3.1.2 Extension scope explanation

FluidTYPO3 File contexts, full

By isolating each package of templates and configuration into Provider Extensions we clearly separate them - and allow them to be used together in sites. Just as an example, there is no reason why you cannot install both a Twitter Bootstrap and Foundation based set of templates in different Provider Extensions and simply pick-and-choose which type of template to use on a per-page basis. Without any conflicts (assuming the Provider Extension follows our suggested best practice as described in this manual).

Among the most important benefits of using an extension for storage are:

Isolated contexts

By far the greatest advantage of placing templates in an extension is the conventions for expected file locations. Without going into too much detail this simply means that ViewHelpers like f:translate will know which LLL file to look for without the need to add LLL:EXT:myextensionkey/Resources/Private/Language/locallang.xlf to every instance, that f:uri.resource knows to look in your extension's public resources folder - and more along the same line. Extbase and Fluid both rely on stricter conventions than you may be used to - but this is all for the better. Instead of having to inspect configuration to know where you placed your template files and resources, all you need to know is the extension key to which they belong.

Shared settings

Because of the extension scope Extbase can expect to find TypoScript configuration in the reserved location plugin.tx_yourextensionkey.settings - which when used, is transferred to controllers and views throughout your extension without requiring you to manually assign them as view variables, transfer them in arguments of f:render and more.

Even more so, this special reserved settings name can be used as prefix for your names of form fields you create using Flux - in which case the value that the content editor enters, gets merged with (and overrides) any TypoScript settings of the same name. You can even control this behavior in detail when you use a custom controller for a Flux-enabled feature.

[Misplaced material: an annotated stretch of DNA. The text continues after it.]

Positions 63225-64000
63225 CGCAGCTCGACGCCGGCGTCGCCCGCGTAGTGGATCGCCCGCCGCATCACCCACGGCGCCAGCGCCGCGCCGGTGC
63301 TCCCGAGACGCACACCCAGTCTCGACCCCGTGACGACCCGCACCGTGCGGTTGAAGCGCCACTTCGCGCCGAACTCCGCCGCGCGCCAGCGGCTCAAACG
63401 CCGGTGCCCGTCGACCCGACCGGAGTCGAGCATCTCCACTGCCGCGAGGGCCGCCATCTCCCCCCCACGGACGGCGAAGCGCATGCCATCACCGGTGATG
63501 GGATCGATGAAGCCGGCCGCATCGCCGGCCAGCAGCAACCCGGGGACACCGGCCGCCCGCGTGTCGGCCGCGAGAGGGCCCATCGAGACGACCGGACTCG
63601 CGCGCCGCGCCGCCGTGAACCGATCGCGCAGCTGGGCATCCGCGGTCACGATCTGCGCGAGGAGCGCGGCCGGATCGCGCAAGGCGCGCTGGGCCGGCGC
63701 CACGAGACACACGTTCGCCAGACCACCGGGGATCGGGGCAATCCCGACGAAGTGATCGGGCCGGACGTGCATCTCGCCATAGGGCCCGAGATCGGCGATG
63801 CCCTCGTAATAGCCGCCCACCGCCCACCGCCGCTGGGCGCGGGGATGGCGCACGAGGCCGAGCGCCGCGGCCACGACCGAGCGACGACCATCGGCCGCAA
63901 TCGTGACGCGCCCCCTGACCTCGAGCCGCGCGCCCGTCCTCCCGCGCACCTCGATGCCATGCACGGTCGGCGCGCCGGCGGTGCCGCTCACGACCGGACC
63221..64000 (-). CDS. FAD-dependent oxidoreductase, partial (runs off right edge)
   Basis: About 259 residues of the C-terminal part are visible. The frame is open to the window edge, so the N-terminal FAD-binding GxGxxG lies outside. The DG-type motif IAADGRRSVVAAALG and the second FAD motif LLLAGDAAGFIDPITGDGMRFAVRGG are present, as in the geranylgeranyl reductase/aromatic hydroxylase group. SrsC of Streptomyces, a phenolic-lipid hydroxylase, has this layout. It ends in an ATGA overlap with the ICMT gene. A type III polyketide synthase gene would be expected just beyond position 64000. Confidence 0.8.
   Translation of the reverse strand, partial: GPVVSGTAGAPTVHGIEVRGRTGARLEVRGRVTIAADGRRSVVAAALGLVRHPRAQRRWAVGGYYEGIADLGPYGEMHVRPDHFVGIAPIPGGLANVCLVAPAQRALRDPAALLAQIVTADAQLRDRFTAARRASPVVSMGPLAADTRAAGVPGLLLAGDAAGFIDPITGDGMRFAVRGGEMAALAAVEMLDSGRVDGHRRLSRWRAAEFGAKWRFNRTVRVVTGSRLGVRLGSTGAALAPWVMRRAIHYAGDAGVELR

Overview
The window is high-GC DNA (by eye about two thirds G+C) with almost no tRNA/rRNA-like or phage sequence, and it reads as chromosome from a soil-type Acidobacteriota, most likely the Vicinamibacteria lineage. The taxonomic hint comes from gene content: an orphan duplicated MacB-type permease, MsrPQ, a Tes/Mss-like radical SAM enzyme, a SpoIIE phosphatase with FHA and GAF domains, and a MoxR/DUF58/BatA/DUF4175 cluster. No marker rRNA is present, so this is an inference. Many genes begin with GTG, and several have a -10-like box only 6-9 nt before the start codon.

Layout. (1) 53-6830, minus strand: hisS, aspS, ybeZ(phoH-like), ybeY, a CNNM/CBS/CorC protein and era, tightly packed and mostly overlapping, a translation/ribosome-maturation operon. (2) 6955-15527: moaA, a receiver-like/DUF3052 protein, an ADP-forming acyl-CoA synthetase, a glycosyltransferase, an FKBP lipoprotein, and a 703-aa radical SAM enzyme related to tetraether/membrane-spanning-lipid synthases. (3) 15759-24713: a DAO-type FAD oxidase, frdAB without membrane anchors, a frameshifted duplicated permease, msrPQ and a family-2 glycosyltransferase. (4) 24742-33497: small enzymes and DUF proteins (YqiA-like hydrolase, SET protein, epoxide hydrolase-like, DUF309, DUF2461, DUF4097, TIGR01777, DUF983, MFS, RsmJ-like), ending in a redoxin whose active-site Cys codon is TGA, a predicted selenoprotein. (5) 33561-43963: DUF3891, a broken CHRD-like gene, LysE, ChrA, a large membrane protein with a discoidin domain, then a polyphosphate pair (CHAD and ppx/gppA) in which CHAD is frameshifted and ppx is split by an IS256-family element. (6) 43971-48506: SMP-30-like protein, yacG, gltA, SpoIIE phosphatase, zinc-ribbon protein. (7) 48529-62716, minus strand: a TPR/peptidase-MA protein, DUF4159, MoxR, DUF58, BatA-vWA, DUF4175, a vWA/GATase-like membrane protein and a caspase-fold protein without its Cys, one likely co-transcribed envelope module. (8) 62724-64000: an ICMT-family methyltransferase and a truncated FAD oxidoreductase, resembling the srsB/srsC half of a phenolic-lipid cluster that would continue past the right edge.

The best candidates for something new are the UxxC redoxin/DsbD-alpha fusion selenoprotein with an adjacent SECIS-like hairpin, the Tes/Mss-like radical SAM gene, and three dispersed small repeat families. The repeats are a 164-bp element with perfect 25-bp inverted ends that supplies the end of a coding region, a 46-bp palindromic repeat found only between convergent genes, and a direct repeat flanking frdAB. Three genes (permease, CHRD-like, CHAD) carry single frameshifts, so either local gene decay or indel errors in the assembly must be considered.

Conventions for file paths

Extbase states very clear conventions for where to (by default) look for template files associated with an extension. While this in itself may not be the greatest advantage you see right away (the paths tend to be quite long compared to fx an old fileadmin/templates/ path), it should become obvious as you work in teams to create templates for sites. Agreeing on a convention is a great benefit to teams - and Extbase allows you to adopt one instead of inventing your own.

Controller based features

All of the key features in Fluid Powered TYPO3 depend on Extbase controllers to get the job done. We chose a way of creating and using controllers which also allows you to drop-in replace our controllers with your own classes. However, Extbase controllers are tightly bound to an extension context which means you will have an inordinate amount of trouble if you attempt to create an Extbase controller class outside an extension scope and then want to make this class available.

By agreeing on the convention of an extension as storage a controller convention follows automatically. This means Flux can detect the presence of drop-in replacement controllers simply by attempting to load the expected class name - which naturally exists within the namespace of your extension.

Best possible starting point

When your starting point is already an extension - with LLL files, template folders, TypoScript configuration and all the rest - it becomes easier than ever to begin adding more advanced features. For example, true Extbase plugins which exist in the same extension as the page templates and content elements for a site.

In summary: Extbase dictates the use of an extension scope to gain access to all the benefits that a convention-over-configuration strategy implies.

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